Six criteria for selecting tea

August 25, 2011

By now you know that August is Tea Month at A&E Coffee Roastery & Tea. We have featured a handful of teas each week to bring awareness to the diversity of tea and our tea program. Most customers select a tea based on how it looks and how it smells. However, there are actually six criteria we look at when we purchase a tea:

1. Look of the leaf:
Since we feature whole-leaf tea, the tea leaves should primarily be whole. That can sometimes be difficult to identify depending on the type of tea or the blend. However, the leaves should be of similar size for a consistent steep; they should be uniform in color and be consistent with tea of the style or type; and they should have a clean appearance with minimal broken leaves, stems or tea dust.

2. Aroma of the dry tea:
This refers more to a straight tea; not flavored tea. The aroma should be that of tea, not plastic or cardboard. The aroma may be delicate or robust depending on the tea, but it should reflect the origins of the leaf and plant. Flavored teas should smell like the flavoring, but we have come across a few that are too strong and chemical-y; which is a good indication that the flavoring component was not natural.

3. Aroma of the steeped tea:
Tea, like coffee and wine, has complex flavor notes. Some teas are subtle and more simple in flavor, and others are much more complex. The flavor notes are a reflection of the tea cultivar, the growing region and the processing style. In general, the aroma should be enticing and reflective of the style of tea. Off flavors can occur in processing, storage and transportation. Common descriptions include floral, bamboo, grass, crisp, musky and smoky. Again, flavored teas should have a clean, clear natural flavor representative of the ingredients.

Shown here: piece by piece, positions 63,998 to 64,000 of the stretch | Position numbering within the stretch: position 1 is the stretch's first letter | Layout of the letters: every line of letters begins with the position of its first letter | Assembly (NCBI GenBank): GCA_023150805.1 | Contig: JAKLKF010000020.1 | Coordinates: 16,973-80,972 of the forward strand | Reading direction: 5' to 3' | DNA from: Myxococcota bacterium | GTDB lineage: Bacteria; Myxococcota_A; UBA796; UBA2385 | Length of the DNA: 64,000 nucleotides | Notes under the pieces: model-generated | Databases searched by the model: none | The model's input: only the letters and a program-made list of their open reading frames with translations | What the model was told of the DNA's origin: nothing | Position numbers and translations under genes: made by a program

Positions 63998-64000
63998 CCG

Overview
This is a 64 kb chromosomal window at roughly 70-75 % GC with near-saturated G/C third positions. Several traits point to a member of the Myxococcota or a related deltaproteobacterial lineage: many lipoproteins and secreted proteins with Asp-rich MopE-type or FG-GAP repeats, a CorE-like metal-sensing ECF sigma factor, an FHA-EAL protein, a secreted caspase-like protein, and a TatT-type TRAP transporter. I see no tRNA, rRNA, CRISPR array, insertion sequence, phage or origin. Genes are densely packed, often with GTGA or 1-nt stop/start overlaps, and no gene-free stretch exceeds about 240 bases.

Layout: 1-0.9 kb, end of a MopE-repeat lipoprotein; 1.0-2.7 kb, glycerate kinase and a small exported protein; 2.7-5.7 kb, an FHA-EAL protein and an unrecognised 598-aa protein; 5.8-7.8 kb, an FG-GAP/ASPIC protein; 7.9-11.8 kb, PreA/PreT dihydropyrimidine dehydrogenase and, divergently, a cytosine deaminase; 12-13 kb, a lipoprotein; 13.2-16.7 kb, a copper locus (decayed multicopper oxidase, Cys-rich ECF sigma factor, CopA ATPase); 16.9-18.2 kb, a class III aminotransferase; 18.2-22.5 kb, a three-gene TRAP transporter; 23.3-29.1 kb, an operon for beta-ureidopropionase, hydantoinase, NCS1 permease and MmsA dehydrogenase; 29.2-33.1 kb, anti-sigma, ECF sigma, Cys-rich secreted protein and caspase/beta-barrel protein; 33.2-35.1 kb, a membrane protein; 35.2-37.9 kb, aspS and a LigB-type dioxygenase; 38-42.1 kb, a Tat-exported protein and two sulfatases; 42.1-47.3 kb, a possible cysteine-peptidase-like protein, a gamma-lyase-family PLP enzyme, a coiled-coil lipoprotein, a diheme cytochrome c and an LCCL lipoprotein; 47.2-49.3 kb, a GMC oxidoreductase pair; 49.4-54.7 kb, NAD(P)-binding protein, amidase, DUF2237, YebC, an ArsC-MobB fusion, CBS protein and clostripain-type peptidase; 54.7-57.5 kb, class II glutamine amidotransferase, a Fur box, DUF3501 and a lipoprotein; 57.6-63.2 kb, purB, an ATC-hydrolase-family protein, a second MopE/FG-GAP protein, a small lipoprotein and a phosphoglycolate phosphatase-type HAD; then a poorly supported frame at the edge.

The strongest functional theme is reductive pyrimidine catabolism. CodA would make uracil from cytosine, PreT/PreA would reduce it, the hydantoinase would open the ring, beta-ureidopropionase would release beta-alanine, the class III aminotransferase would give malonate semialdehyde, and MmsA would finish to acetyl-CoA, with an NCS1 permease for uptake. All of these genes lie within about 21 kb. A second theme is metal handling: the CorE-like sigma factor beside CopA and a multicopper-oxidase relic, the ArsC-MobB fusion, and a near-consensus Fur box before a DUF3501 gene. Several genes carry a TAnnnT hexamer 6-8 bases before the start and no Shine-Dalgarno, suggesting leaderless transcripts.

4. Color of the liquid:
The cup should be clean and represent the type of tea. Some blacks steep to a dark red color and some whites are pale green to yellow. If a black tea is yellow, then there is a problem. This criterion requires that you know what color the liquid should be; although in most cases, it is fairly obvious.

5. Aroma and Appearance of the wet leaf:
The rehydrated leaf should look similar to the leaf in its original state. The size and shape should reflect the leaf that was picked. Depending on the type of tea that is being processed, the leaves can be small or large. The aroma should smell like a tea leaf and reflect the aroma while the tea was steeping.

6. Flavor of the liquid:
Here is the ultimate test. The flavor should represent all the other criteria. There will be nuances of flavor: highs and lows, fruity, floral, spice. The flavor notes in the aroma should be present in the sip. The taste should be pleasing and enjoyable. You should be able to identify the type of tea; white, black, green, puerh, oolong. If all the other criteria are satisfactory, and there is still an off flavor, then there may be an error in the steeping method. It is important to note how you steeped the tea, since water-to-tea ratio, water temperature and steep time are all important factors.

The essence of tea is to take time to prepare your cup and take time to enjoy it. These six criteria are another way of taking the time to enjoy the process of making tea.

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